As the industry’s regulatory risks and capital requirements expand, financing will come with a higher price tag—and another cost pressure in the ratemaking process.
standard deviation estimate of 20.4.
A 20-percent increase in prices would have a dramatic impact on revenues. Consider unit 8 at the Joliet 29 plant in Will County, for example. The coal-fired steam turbine has a summer capacity of approximately 518 MW. From 2000 through 2003, this unit had an average capacity factor of 76.8 percent during on-peak hours. A 518-MW base-load unit generating at 76.8 percent capacity for the summer on-peak hours would realize approximately $16.5 million in revenues during the on-peak period but would realize over $20.1 million based on our hotter weather scenario if the capacity factor remained unchanged.
Similarly, consider a peaking unit such as Elgin Energy Center CT03. This gas turbine unit has a summer capacity of 117 MW and a marginal cost of approximately $68/ MWh. Based on the average prices in Table 2, it would be profitable to operate this unit any time the temperature was greater than 85 degrees. A 117-MW peaking unit that usually generates in the on-peak period any time the temperature is above 85 degrees would have operated for 19 hours in 2004 and approximately 209 hours in a hotter summer like 2002. Assuming average prices by temperature band in 2004 and an 80-percent capacity factor when running, this same unit would realize just over $100,000 in energy revenues in 2004, compared with about $1.3 million in a summer like 2002.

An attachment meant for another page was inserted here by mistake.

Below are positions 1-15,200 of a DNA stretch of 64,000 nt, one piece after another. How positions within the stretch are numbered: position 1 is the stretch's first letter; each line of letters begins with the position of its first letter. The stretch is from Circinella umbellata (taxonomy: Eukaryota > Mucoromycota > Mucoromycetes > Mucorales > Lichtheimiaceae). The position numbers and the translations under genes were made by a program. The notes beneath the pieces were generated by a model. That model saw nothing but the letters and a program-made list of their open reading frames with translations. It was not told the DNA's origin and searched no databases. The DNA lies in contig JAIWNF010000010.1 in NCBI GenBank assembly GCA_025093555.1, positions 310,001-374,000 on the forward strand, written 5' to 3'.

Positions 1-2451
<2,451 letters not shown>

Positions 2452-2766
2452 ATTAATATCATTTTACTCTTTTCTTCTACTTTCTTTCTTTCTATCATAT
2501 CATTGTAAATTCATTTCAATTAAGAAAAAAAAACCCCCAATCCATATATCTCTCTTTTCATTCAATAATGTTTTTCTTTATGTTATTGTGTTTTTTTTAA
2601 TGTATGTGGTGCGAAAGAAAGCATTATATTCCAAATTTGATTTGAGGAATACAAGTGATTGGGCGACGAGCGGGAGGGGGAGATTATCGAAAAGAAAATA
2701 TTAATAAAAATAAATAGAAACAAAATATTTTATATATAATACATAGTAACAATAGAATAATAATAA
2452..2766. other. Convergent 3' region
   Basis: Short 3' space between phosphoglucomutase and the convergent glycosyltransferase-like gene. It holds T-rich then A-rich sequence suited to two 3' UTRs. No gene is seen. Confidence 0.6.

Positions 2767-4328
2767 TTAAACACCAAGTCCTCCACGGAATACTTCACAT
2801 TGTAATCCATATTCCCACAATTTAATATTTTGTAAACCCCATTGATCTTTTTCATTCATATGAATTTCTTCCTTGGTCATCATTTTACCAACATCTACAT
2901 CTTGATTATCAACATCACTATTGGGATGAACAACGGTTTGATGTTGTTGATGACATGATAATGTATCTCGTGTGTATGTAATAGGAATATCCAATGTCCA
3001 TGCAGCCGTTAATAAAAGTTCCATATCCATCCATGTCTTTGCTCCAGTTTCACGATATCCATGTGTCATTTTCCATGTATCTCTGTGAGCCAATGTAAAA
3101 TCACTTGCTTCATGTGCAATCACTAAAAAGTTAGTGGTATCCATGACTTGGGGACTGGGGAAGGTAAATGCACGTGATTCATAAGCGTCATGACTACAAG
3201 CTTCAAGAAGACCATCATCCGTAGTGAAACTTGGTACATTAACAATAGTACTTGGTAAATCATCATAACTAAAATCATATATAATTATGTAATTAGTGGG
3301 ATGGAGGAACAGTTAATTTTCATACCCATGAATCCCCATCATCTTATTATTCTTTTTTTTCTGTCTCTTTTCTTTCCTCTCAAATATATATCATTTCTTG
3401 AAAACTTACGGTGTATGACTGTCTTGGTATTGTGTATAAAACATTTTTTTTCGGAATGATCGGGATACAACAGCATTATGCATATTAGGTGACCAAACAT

ComEd's new LMP market is supposed to use prices to highlight significant load pockets and transmission congestion points. Looking at the past summer it appears that there isn't much congestion in ComEd right now. Of course, neither the grid nor the generating capacities of the region were challenged by the weather of 2004. For the most part, the market provided no clear incentive to either site generation in a particular location, or to invest in a particular transmission infrastructure. Generators in Rockford were the best off, with an average $2 on-peak location premium over the entire summer. The best opportunities to make money in the ComEd region were at the export interfaces, indicating that to fetch the highest prices, generators would be best off to locate in another market altogether.
A warmer year, or even a typical year, likely would result in higher overall energy prices. Our simple analysis estimated a 20-percent increase from a summer like 2004 to a summer like 2002, assuming a linear relationship between CDD and market price. It is likely that the relationship between weather and market price is nonlinear and would result in even higher prices.
During a cool summer like 2004, a transmission trader would find ComEd boring. But ComEd is likely well prepared for hotter summers to come. In addition, ComEd appears to be a good market for generators who lack the ability to analyze more lively transmission markets like those in PJM proper. However, independent generators in the region may want to find a deal on firm transportation to New York if they want to make a buck during a summer like 2004.
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